Colocation is the name given to the concept of housing your computing hardware and infrastructure at another location. You can have someone else manage your hardware or manage it yourself, but you do not own facilities that house the computing equipment.
This is in contrast to owning your own datacenter or virtual private server. If you have your own hardware but don’t want to pay the overhead costs of storing it then you can have it stored somewhere else for a fee. It’s called colocation.
So what are the benefits of colocation?
One benefit we’ve already mentioned. You can cut your management costs by not having to deal with the operating costs of storing your infrastructure. It’s expensive enough to maintain the hardware then to add on top of that the cost of electricity, the systems to keep the computers cool, etc., the cost of maintaining the hardware can be profit eating.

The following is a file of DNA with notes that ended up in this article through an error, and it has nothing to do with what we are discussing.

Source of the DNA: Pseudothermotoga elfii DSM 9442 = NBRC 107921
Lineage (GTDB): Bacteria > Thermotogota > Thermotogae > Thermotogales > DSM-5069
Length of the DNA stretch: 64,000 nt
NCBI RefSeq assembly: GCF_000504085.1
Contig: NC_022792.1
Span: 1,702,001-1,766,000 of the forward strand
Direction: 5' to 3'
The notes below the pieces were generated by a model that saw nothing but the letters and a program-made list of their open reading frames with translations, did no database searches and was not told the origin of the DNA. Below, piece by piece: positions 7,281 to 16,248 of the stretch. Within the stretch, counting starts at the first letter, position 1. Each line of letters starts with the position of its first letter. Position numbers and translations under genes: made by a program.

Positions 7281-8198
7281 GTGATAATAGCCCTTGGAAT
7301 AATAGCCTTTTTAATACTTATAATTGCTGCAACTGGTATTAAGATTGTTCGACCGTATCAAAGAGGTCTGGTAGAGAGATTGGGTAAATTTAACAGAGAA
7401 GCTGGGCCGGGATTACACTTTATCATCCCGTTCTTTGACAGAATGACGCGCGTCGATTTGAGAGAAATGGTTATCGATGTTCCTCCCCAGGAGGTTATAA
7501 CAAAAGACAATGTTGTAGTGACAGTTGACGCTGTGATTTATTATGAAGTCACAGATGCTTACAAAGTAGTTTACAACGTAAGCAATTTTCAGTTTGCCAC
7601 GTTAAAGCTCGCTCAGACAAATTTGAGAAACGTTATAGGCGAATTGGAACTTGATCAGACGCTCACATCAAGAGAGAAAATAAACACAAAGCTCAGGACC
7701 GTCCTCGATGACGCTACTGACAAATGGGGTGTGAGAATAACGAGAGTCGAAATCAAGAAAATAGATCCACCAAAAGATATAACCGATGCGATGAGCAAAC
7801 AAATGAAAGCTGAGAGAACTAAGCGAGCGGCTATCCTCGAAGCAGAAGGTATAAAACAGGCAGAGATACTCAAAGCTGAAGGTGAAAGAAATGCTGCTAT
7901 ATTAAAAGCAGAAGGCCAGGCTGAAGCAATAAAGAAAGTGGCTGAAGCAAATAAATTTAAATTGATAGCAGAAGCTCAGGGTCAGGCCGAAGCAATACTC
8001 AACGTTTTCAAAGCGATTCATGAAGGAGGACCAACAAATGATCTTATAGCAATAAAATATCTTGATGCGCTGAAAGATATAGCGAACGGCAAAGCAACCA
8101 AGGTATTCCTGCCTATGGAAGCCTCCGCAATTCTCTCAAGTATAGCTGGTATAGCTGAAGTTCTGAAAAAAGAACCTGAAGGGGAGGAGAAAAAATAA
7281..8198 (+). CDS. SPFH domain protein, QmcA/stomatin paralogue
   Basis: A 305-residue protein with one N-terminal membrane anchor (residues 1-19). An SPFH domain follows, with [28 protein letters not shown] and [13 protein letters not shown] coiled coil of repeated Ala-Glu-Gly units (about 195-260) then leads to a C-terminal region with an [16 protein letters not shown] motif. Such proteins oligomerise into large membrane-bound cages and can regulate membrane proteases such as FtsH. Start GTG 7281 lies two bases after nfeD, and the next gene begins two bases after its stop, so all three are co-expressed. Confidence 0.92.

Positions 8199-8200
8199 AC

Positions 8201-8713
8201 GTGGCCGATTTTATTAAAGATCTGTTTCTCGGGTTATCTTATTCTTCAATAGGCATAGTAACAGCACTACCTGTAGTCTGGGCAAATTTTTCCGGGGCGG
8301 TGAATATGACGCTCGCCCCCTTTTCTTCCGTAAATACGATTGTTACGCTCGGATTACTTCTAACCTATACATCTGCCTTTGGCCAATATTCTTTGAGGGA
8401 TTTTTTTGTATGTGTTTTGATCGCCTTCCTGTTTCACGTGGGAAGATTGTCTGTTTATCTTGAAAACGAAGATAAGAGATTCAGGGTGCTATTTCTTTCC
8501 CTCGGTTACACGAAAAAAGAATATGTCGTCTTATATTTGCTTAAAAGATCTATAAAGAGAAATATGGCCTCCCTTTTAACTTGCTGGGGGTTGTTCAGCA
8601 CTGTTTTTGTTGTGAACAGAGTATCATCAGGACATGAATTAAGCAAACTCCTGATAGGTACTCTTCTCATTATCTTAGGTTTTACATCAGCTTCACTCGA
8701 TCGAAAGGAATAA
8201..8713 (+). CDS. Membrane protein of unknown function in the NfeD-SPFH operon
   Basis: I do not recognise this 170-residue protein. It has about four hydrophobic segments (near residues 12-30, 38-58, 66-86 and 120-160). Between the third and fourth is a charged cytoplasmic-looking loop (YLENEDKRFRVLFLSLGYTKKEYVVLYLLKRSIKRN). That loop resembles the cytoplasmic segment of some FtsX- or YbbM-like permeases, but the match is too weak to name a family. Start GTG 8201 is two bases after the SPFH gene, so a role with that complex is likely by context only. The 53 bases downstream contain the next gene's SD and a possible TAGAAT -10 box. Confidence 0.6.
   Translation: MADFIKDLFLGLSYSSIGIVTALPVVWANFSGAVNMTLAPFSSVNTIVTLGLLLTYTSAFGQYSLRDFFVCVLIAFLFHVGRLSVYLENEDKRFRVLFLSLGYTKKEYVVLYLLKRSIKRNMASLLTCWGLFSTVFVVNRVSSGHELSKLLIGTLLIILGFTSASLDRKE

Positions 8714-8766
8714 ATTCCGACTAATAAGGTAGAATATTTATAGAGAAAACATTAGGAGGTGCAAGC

Another benefit is the potential of paying someone else to manage the infrastructure for you. Personnel costs are important too. By paying someone else to manage your infrastructure you can potentially save more money in the long run.
Security is another element to look at. If you choose the right facility then your infrastructure will be more secure than at your own location.
As smaller companies grow, their computing needs grow with them. You can actually outgrow your physical location just by growing your computing assets. If you find yourself outgrowing your location, consider the cost of moving to new facilities just for the purpose of expanding your computing needs. It may actually be less expensive to pay for a colocation service to keep and maintain your hardware instead of moving your entire brick and mortar installation.